UK coronavirus lockdown: Ministers outline Covid-19 exit plan

Staggered office starts, localised restrictions and one-way queuing all on the cards

Staggered office start times, one way queuing systems in train stations and localised lockdowns are likely to form part of the Government’s “roadmap” to ease the strict Covid-19 restrictions, ministers have said.

Boris Johnson is due to unveil his plans to begin adjusting the stringent social distancing measures later this week as he attempts to coax the public out of their homes and to restart the economy without sparking a resurgence of the virus.

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Michael Gove speaking during a media briefing in Downing Street, London, on coronavirus (COVID-19).Michael Gove speaking during a media briefing in Downing Street, London, on coronavirus (COVID-19).
Michael Gove speaking during a media briefing in Downing Street, London, on coronavirus (COVID-19).
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Last night, the Chancellor of the Duchy of Lancaster, Michael Gove told the daily Downing Street press conference: "Ultimately, unless and until we have a vaccine then I suspect that we are going to have to live with some degree of constraint because of the nature of the virus.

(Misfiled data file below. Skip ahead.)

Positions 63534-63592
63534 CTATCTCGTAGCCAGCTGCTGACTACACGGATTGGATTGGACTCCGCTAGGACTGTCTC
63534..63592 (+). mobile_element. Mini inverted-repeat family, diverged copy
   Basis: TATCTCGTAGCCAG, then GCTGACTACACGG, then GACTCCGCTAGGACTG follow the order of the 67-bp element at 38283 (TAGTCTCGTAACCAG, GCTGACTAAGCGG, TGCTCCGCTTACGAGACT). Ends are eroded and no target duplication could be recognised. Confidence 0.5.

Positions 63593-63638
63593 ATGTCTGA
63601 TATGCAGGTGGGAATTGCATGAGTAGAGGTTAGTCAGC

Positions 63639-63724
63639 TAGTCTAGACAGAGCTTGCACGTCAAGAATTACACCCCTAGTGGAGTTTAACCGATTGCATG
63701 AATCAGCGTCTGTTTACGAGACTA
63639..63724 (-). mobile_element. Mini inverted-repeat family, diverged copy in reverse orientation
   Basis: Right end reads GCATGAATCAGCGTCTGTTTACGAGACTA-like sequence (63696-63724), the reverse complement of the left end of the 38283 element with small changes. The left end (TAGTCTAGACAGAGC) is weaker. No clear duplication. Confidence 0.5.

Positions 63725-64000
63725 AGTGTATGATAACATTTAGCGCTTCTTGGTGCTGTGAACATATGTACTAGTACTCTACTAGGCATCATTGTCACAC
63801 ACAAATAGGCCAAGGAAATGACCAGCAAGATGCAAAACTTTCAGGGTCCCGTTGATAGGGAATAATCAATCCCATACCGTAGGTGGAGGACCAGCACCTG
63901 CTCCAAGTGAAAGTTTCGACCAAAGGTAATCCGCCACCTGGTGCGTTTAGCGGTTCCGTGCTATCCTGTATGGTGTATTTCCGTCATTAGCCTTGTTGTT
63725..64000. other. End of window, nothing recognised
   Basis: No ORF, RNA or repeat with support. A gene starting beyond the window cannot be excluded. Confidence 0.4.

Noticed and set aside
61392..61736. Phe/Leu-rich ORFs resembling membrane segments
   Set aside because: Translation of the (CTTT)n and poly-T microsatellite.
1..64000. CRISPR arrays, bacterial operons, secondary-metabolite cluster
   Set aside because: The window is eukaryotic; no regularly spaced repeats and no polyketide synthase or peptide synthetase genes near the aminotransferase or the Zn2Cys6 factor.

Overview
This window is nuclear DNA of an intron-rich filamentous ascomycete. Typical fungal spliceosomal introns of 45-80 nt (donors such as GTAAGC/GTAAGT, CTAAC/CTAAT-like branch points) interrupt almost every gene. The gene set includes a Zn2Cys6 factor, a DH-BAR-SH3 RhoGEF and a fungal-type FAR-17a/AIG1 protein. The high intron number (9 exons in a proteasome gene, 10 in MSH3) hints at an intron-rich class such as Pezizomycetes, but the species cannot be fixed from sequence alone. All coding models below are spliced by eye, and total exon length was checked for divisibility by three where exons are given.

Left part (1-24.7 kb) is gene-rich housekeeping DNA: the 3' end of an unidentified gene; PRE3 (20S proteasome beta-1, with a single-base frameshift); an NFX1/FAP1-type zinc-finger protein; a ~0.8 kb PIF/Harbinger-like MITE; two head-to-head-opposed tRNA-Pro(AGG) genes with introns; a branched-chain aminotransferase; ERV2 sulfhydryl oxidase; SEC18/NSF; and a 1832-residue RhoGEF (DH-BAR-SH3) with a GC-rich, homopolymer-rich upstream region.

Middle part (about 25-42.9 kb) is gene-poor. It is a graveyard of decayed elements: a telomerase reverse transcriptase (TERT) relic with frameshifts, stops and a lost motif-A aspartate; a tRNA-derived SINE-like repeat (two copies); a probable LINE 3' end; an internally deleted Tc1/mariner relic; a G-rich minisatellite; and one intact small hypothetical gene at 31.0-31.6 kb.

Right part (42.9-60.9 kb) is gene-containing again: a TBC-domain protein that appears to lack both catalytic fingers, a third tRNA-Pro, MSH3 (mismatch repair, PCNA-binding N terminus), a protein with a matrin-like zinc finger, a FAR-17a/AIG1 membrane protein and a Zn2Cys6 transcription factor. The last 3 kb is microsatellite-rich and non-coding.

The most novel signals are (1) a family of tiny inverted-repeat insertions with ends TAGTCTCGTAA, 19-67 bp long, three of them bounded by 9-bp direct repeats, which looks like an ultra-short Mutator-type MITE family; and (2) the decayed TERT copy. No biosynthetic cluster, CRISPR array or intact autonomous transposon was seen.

"But we obviously want to, wherever possible, and consistent with the measures on public health, restore people's lives to as close to normal as possible."

He said the Government will pursue a "phased approach" to removing lockdown restrictions rather than a sudden return to "the old normal" - and that the easing had to be done in a "cautious fashion".

NHS England's national medical director Professor Stephen Powis said it was "really difficult" to know how the virus would play out in the months and years ahead.

He said there was "hope" that a solution - either a vaccine or drugs - would be found sooner than might have been hoped 10 or 20 years ago, though it is "impossible to say when that will be".

"But it's certainly true to say that we will need to adapt to a new normal until we get to that point."

Human trials of a vaccine developed by Oxford University began last month, with scientists aiming to have a million doses ready by September if efficacy tests go well.

Mr Gove said Boris Johnson would set out on Thursday how the country can get back to work, get the economy moving, return children to school and travel to work more safely.

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"We're consulting with employers and unions, professionals and public health experts, to establish how we can ensure that we have the safest possible working environments, and the Prime Minister will be saying more later this week," he explained.

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